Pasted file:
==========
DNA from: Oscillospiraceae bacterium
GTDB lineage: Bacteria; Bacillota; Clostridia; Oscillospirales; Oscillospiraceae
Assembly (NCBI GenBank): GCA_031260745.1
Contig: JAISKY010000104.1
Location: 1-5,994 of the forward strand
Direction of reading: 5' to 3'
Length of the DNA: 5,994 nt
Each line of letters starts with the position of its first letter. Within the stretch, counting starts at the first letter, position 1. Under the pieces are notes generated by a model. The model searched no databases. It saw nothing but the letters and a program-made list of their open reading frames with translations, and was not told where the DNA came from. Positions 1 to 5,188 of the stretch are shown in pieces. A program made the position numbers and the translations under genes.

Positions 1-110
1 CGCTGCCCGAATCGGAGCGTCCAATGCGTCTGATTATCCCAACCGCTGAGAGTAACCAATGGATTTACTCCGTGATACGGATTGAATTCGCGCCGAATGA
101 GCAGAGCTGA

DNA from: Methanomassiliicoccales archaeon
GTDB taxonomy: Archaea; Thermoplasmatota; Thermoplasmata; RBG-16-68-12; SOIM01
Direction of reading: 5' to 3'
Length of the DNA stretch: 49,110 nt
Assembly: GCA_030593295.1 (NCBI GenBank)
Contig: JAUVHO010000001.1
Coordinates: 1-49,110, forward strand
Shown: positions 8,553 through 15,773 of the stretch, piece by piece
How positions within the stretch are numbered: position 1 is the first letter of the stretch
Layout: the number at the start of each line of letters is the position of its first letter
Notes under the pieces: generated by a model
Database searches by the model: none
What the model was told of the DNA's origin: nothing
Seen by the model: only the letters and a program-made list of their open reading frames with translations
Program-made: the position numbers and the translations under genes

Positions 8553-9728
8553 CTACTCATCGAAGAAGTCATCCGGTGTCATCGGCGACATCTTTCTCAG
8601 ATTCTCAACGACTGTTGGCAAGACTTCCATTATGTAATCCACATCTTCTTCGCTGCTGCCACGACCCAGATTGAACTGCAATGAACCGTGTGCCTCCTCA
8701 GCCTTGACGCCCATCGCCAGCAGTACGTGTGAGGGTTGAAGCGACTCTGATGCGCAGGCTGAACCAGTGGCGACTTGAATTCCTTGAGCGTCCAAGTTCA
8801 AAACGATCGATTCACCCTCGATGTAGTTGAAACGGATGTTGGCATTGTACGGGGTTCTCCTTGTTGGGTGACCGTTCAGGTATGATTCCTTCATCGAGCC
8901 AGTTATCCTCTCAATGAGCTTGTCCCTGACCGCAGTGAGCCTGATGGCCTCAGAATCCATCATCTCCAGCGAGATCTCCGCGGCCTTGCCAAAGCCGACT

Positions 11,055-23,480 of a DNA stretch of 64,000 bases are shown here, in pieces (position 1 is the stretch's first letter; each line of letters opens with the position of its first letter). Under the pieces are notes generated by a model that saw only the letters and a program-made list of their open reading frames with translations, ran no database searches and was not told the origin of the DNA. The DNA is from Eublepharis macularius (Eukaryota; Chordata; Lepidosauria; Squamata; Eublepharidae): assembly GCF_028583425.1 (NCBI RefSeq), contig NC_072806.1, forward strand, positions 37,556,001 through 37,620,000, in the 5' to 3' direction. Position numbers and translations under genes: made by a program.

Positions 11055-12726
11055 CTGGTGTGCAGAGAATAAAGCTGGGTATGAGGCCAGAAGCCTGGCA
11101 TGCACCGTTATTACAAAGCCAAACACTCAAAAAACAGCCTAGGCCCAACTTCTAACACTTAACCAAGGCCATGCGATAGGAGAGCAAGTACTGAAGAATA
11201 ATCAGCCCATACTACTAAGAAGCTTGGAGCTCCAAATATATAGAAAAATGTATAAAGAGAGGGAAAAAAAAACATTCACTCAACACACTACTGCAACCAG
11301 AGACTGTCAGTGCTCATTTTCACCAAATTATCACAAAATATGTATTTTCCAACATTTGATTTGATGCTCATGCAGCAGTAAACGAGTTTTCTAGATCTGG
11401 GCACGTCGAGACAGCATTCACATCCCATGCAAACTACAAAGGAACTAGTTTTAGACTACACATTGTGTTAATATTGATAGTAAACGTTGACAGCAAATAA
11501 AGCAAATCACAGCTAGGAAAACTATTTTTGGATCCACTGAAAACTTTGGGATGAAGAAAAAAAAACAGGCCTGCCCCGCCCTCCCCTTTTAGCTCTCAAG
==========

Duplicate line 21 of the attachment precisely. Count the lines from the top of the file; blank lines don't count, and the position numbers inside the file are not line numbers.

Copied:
Layout: the number at the start of each line of letters is the position of its first letter